As we got older, a big part of our relationship was our first real romantic relationships. Montana could have had anyone she wanted. She was charming and pretty and loving. She had a special relationship with her first love. They were friends above all else, sharing a huge interest in music together. I was dating people on and off but nothing serious so I was learning things from her about boyfriends. And through that, I was learning to be a supportive friend to someone who had a boyfriend. It was a whole new world of jealousy, fights and tears but we worked through it together. Mistakes were made and they didn’t last but she loved him nonetheless. My turn came and I fell in love. We were 15 now and our boyfriends were so opposite each other. Really, Montana and I had grown to be quite different from each other yet still our souls were the same. Her and my boyfriend clashed, never quite liking each other or understanding my relationship with the other. But when the tears came, Montana was there every time. Every time I called, she answered. Every time my heart broke, she fixed it. And every time him and I worked it out, she supported it. He gets credit here, too. Every time Montana needed an escape, he picked her up at my instruction. If I needed to go there so her and I could talk – even if it was in the middle of us hanging out, he took me. Although he replaced her on trips to the mountains and her boyfriend replaced me at Friday night pizza, we were still growing, together.
Sixteen rolled around and we started rolling around, literally. We got our drivers license and to us, driving around listening to music and talking over a cup of coffee was everything. I actually have a really hard time getting into my little blue Mazda and turning up the radio now because I’m so overwhelmed with her presence in the front seat. It was “our” car. We drove too fast, drank too much coffee and tried to navigate this hard age. We were normal teenagers who were experimenting and struggling. If you take anything from this post, take into consideration the small things your friends struggle with. Listen closely to their fears, pay attention to the things they do. Be understanding and be overprotective. Sometimes experimenting is more than experimenting and sometimes small struggles aren’t really small. When you’re sixteen, the last people we tend to let into our lives are parents. Our biggest concern is our friends and social life. Just remember that later when life gets really real and you wake up to a text message that your best friend is going to leave this earth, those things won’t matter. Parents being mad or friends thinking other friends are overreacting won’t be the case. The truth will be that you will have to bury someone you love at the tender age of 25 and your 14 years of friendship will end. Your opportunity to continue to grow together will be over. You will be left writing down your thoughts when you’re overwhelmed with the loss of them and crying yourself to sleep knowing you won’t ever laugh with them again. The butterfly tattoo on your side that you picked off the wall on a whim on your 18th birthday is now the one you cherish most because it was put on your body while your best friend held your hand. You will sit up at night wondering what could have been different, what you could have done or how things got this way.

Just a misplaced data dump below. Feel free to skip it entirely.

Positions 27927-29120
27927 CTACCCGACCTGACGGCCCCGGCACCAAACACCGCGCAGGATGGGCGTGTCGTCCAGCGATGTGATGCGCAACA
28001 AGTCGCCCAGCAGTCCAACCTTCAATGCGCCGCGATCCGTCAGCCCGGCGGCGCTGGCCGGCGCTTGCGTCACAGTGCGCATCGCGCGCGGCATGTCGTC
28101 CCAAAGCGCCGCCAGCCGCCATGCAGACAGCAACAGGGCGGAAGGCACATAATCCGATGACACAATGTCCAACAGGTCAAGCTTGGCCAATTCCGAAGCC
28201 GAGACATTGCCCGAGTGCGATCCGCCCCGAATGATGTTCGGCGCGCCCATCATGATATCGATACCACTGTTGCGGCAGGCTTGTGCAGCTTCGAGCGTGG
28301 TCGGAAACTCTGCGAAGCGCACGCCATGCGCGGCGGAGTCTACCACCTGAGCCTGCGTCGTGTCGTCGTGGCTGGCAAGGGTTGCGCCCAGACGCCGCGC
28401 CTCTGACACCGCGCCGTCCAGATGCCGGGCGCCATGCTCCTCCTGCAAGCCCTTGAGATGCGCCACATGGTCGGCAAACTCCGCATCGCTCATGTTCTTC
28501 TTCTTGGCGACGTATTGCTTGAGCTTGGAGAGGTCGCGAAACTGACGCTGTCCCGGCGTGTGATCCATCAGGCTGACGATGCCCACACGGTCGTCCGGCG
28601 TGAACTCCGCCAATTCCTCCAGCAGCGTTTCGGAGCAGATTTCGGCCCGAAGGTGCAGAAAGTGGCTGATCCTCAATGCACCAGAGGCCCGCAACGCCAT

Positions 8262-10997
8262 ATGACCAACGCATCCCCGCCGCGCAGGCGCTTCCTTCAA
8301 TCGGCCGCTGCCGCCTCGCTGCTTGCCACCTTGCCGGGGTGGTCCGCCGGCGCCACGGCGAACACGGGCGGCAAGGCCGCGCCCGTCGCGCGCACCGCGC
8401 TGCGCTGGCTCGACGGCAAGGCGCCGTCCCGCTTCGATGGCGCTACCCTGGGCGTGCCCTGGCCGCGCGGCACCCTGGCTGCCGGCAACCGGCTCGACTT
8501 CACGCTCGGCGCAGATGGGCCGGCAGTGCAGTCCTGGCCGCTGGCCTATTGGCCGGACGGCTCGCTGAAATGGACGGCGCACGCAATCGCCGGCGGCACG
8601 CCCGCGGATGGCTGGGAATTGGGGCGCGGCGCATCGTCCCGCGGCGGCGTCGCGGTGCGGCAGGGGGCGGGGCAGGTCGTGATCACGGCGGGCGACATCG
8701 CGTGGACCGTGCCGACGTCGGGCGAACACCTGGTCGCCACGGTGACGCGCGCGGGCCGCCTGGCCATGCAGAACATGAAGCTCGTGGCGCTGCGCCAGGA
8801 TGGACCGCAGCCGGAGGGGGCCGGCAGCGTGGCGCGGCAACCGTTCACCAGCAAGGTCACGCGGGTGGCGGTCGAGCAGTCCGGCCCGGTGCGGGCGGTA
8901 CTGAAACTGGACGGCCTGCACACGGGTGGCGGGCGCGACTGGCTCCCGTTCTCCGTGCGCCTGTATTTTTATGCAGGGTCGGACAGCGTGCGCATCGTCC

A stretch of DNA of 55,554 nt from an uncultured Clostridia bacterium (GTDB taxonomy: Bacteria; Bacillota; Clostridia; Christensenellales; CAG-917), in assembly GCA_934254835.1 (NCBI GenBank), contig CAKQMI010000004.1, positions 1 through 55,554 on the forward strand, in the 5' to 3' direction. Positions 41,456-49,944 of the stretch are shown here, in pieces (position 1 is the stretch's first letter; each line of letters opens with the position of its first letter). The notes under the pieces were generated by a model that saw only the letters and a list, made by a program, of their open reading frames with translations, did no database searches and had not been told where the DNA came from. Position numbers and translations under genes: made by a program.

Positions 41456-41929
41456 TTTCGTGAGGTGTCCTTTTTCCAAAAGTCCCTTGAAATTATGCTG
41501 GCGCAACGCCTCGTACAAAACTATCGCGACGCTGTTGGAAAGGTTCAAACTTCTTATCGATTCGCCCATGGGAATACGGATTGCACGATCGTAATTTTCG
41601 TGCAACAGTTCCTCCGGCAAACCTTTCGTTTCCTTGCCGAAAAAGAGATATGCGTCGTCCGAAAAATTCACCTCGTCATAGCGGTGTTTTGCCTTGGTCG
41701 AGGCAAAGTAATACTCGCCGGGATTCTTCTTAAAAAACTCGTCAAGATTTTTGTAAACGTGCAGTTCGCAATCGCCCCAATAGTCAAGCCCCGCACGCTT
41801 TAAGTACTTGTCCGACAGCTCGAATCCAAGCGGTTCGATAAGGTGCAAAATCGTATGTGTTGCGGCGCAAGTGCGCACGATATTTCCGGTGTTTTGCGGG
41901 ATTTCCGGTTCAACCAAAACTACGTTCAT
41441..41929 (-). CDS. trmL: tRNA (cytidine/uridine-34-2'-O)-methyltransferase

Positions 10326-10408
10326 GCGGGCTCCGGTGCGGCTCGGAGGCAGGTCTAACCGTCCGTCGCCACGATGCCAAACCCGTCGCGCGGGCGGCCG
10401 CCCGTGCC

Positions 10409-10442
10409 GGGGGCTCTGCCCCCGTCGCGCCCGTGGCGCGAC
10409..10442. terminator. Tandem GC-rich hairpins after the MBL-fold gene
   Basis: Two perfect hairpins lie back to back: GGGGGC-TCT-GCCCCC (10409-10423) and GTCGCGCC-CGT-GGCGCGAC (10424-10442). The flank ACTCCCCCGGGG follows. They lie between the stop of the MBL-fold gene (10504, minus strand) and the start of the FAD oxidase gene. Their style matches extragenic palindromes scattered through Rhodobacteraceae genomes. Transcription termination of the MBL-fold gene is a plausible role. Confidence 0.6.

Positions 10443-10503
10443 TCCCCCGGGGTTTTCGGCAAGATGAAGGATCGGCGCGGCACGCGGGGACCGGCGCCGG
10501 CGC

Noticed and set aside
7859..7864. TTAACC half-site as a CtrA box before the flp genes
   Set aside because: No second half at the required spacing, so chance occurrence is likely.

Through countless memories and hardships, Montana and I stayed strong through graduation. With her guidance, I got through the breakup I thought was the end of the world and actually started dating again. Montana and I became friendly with an acquaintance in our math class and with the help of a few other friends, they set him and I up. Now 8 years into our relationship, coming up on 3 years of marriage and our sons 2nd birthday, we owe it to Montana. She convinced me what I was worth and that Brandon would treat me how I deserve to be treated, even if I couldn’t see it. I am thankful to her for all of that.